This attention to the individual came up repeatedly at the meeting as attendees explained their personal, and very specific, examples of accessibility issues, putting panelists on the spot to utter a solution.

Mary Lou Casey, for instance, is a deaf and blind woman who uses tactile British Sign Language (BSL) to communicate. She depends on the Access-A-Bus service. She signed that she used to have a bus driver who had made the effort to learn some BSL. Now, she has a new driver who she said does nothing to help her. “There needs to be some kind of accessibility for deaf and blind people like myself,” she communicated with the help of a BSL interpreter.

“That’s a really tough one,” said Patrick Meagher, manager of Accessible Transit for Metro Transit. “Maybe we can put you back on your old driver’s run?”

“You can’t put me back on his run because he passed away last year,” signed Casey.

Meagher half grimaced, half laughed at her desperate situation. He said the department would try to accommodate her.

Casey might be an extreme case but many comments on the topic of Metro Transit weren’t all that demanding; some seemed to be accomplishable solutions to common problems.

Pat Gates, a member of the CNIB and the Canadian Council of the Blind, asked Meagher to reinstate a partnership between the CNIB and Metro Transit whereby bus drivers received specific training on how to best serve visually impaired passengers.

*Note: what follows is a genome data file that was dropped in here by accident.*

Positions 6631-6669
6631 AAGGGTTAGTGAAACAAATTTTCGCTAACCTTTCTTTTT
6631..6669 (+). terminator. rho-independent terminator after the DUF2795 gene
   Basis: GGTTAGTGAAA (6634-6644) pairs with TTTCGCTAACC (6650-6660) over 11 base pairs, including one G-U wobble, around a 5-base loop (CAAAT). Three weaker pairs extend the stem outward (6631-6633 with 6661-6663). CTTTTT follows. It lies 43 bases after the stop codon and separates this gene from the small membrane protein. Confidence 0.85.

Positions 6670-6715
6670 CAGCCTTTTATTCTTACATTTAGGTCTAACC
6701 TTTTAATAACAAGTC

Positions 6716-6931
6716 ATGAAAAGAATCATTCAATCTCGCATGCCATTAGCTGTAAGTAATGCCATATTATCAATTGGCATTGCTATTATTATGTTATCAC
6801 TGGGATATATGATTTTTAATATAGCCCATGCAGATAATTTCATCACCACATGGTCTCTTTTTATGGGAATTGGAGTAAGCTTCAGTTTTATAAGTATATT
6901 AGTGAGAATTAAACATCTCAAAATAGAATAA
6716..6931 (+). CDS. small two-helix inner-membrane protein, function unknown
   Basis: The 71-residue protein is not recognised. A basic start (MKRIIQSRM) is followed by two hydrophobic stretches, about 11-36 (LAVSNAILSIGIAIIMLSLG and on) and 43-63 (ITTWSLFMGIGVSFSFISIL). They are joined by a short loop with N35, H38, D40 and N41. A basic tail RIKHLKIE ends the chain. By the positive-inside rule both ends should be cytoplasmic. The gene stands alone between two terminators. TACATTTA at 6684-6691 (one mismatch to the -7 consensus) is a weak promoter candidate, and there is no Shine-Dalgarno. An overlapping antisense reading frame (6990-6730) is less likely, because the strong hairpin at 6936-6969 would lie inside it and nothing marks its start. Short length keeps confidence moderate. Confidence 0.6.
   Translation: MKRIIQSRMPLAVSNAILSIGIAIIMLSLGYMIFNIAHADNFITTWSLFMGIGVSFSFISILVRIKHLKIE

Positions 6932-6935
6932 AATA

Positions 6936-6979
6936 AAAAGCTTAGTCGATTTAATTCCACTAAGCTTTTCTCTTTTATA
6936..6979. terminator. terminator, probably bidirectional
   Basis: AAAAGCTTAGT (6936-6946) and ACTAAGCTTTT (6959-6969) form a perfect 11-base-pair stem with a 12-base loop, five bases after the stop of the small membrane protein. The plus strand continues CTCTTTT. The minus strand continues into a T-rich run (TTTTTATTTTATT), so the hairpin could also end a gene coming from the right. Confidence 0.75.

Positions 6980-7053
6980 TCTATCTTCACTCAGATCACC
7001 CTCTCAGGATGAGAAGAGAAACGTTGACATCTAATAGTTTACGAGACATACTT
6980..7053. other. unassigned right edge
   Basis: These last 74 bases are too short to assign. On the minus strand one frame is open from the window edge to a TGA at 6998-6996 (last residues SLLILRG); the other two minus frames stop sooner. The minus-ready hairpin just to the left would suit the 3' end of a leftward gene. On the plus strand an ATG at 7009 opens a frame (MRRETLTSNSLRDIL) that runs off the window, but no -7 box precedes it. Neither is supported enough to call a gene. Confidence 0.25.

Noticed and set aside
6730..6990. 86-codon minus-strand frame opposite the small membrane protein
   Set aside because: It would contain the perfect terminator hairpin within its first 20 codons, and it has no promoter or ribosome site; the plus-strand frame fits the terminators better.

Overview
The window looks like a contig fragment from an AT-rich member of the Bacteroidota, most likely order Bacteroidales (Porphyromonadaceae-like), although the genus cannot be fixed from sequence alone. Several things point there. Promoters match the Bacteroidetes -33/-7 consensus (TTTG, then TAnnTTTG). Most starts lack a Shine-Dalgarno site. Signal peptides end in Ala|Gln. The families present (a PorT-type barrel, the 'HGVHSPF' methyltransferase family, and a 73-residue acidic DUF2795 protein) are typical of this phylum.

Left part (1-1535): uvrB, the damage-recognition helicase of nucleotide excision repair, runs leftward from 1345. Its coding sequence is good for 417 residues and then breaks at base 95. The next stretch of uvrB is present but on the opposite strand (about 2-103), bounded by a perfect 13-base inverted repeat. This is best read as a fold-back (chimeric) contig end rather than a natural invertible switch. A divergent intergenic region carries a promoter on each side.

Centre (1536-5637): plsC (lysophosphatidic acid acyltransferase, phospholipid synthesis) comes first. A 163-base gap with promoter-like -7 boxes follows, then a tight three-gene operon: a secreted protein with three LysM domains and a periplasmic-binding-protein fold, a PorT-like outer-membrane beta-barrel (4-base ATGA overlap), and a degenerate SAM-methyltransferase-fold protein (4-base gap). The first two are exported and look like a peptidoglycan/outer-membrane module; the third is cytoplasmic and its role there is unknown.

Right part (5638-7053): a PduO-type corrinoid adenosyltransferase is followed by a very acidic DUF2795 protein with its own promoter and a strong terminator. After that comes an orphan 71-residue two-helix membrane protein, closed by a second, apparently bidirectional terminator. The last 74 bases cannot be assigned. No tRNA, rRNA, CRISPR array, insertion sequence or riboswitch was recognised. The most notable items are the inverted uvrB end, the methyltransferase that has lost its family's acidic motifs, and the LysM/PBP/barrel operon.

Betty MacDonald, a community worker with the Society of Deaf & Hard of Hearing Nova Scotians wished there would be LCD screens at bus stops and terminals so that route delays could be read instead of heard.

Marie-Josée Crawford of the Deafness Advocacy Association of Nova Scotia recommended adding a text messaging option to the Go Time bus stop call system.

Simplest of all, a young, intellectually disabled man who needs a motorized chair wondered aloud why the number 10 bus was not accessible in any sense of the word.

Some of these suggestions are already being addressed, said supervisor of Service & Design Projects for Metro Transit, Patricia Hughes. A new pamphlet explains which routes and stops are accessible, and riders can request a particular one. Metro Transit has also recently started Tweeting route information and LCD screens will be mounted as part of the Bridge Terminal expansion project.